August 1993 - All-Star Game... Or Some-Star Game?

If you laid the 8,477,630 ballots cast in this year's All-Star voting side by side, they'd stretch from Boston to St. Louis. This represents either the epitome of the American way and the democratic process, or a colossal waste of paper and money, as well as a lousy way to choose the All-Stars. I'd like to see a change in the selection process, not only to save some trees, but to put a better product on the field.

Call me a cynic, but I've been boycotting the All-Star voting for years. The baseball lords would like you to believe it's Joe Fan getting deeply involved, when the whole process is really kind of a farce. Included in the all the hoopla is a sweepstakes with odds greater than 8 million-to-one, and the ballot itself is as much an advertising tool as it is a voting device. Your conscious mind may not have picked up on ads from nine corporations, but those companies were betting that your subconscious was, because they paid dearly for the right to have their names waved under your nose. The Commissioner's office (there's still an office even if the chair is vacant) declined to divulge any financial details, but you know we're talking big bucks here. What do you think it's worth to a corporation to have 8 million folks hold their logo in their sweaty hands?

Every year, alleged fans vote for the All-Stars, and every year there's justifiable grumbling about guys who got left off the squads in favor of a few bums. Is it any wonder there are such blatant inequities when the motto appears to be "Vote early and often?" Stuffing the ballot box has become its own sport in some locales -- apparently some well-intentioned but misguided folks once devised a machine that punched out a thick stack of votes for their heroes with one fell swoop.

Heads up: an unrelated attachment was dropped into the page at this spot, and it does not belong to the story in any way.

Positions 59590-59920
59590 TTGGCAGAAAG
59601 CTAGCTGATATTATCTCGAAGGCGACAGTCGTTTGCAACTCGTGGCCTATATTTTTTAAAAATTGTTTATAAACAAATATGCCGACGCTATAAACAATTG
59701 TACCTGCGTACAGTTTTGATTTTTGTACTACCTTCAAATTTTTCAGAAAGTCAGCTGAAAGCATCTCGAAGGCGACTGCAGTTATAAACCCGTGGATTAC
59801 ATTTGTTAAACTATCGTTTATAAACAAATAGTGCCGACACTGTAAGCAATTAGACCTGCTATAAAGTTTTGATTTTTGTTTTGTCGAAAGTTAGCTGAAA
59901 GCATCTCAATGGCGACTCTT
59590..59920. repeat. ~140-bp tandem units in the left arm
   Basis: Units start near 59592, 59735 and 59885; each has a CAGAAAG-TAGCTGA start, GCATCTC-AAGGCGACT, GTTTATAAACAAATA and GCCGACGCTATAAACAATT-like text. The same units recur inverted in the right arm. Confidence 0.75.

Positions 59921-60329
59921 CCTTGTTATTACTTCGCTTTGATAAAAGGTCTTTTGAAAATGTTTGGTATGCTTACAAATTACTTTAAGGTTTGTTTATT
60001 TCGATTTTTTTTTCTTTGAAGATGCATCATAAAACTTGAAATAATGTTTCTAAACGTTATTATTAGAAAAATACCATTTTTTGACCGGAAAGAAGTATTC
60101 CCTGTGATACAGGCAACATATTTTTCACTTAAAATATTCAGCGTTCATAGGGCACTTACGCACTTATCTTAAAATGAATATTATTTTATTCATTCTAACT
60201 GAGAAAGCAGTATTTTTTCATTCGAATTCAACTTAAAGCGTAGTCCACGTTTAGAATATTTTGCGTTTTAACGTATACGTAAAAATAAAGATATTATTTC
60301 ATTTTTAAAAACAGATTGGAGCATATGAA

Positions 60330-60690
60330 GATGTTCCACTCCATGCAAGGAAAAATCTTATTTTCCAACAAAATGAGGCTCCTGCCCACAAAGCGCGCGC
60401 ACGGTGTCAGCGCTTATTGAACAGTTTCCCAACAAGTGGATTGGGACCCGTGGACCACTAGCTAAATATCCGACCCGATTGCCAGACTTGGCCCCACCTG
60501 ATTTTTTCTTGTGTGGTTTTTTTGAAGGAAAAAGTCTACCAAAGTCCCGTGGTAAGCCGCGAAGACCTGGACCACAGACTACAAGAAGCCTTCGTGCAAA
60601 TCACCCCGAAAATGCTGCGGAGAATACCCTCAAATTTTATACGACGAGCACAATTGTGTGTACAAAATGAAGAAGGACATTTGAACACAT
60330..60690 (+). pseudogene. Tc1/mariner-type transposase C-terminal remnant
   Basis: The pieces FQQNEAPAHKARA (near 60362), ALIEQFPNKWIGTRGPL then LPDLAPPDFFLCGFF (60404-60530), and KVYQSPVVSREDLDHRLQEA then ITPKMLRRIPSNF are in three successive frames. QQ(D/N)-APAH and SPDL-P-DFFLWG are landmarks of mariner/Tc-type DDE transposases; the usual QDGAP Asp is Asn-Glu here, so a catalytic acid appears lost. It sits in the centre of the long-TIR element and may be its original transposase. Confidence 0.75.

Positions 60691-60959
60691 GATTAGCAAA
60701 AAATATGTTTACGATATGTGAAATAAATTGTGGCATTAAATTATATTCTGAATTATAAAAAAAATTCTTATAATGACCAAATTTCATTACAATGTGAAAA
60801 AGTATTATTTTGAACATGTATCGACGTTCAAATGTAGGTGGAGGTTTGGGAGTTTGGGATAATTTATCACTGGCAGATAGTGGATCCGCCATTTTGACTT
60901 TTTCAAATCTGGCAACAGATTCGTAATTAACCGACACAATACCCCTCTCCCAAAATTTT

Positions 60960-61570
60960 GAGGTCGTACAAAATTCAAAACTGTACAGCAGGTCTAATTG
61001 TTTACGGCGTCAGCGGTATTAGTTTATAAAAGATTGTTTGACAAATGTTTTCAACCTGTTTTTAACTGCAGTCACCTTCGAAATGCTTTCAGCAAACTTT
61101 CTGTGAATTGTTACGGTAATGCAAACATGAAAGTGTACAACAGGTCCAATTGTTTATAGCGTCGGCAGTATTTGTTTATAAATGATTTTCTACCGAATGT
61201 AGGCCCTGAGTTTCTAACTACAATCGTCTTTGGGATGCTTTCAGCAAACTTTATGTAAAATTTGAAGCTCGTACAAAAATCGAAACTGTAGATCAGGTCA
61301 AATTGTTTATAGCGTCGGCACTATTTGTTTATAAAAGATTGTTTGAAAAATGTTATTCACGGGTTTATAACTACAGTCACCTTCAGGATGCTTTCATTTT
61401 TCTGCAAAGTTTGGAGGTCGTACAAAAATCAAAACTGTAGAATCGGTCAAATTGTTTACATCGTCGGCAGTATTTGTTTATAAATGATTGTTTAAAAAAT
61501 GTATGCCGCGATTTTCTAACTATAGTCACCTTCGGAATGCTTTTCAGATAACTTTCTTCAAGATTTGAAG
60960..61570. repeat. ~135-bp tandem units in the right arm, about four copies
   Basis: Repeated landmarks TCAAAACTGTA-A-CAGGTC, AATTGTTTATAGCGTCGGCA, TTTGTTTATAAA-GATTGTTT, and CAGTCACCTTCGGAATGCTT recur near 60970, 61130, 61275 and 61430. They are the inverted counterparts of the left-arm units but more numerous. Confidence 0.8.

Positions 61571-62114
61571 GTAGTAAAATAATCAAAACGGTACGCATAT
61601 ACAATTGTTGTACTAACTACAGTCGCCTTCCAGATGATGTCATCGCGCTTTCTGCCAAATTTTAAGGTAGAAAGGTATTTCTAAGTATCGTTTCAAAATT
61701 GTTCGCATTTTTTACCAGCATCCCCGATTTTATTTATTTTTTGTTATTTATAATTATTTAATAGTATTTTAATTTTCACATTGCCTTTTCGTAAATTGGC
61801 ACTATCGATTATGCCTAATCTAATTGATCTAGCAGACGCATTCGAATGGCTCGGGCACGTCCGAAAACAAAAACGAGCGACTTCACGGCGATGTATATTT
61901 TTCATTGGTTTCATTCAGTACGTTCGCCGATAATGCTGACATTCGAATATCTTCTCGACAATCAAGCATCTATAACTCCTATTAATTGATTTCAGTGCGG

Another incongruity: Does it make sense for a fan to vote for both teams? Few serious fans are neutral; you're rooting for either the American League or the National League, even though you may follow teams in both. Back in my voting days, my brilliant strategy was to vote for the stars in the AL and the bums in the NL.

If you hadn't noticed, I think the whole process is a crock. But not being one to point out problems without offering solutions, I offer an alternative way to pick the participants in the Mid-Summer Classic.

Who can discern the stiffs from the stars better than the players themselves? So why not have the players pick their league's roster via secret ballot two weeks before the game? To avoid any hint of cronyism, players couldn't vote for anybody on their own team. What higher honor than to be selected by a jury of one's peers? Just like the sandlot: Choosing up sides. What's more American than that?

As with the current system, there's historical precedent for this proposal. In the first two All-Star games in 1933 & '34, fans voted with ballots found in newspapers (the idea of the All-Star game finally became reality in large part to the efforts of Arch Ward, an editor at the Chicago Tribune). In 1935, big league managers did the picking, and that method continued through 1946. Fans again ran the show from 1947 to 1957. The players and coaches joined the managers from 1958 to 1969, and the current fan system was introduced in 1970 during the regime of Bowie Kuhn, which should be reason enough to change it.

As long as we're making up new rules, why not dump the requirement to have at least one representative from every team? While it's politically correct to include a representative from each team, let's face it: There are always four last place teams, and the cellar-dwellers just might be where they are because they don't have any all-stars. This requirement alone dilutes the talent on display in this showcase event, thus giving us seemingly-so-important fans an inferior game. I want my All-Stars to earn their privilege, not to be part of a quota system.

On the other hand, I'm also favor the proposed "lifetime achievement" designation. Some guys were born All-Stars. Even if Reggie was having a marginal year, I wanted to see Mr. October be Mr. July. It's sacrilegious that Nolan Ryan, George Brett and Pudge Fisk weren't exalted in Camden Yards last month. For what they've meant to the game, it's safe to say they indeed earned it.

Alas, with all the money changing hands and the marketing angle of fan involvement, it's unlikely that this process will change in the near term. But what's more appealing to you: Having the illusion of participating in a seriously flawed, pseudo-democratic process that produces incalculable inequities, or having the most talented, deserving, and thus entertaining players on the field? If it's the latter, let the players decide. If it's the former, I have another idea: Call it the Some-Star Game.

©1993 - 2007 Douglas T. Dinsmoor


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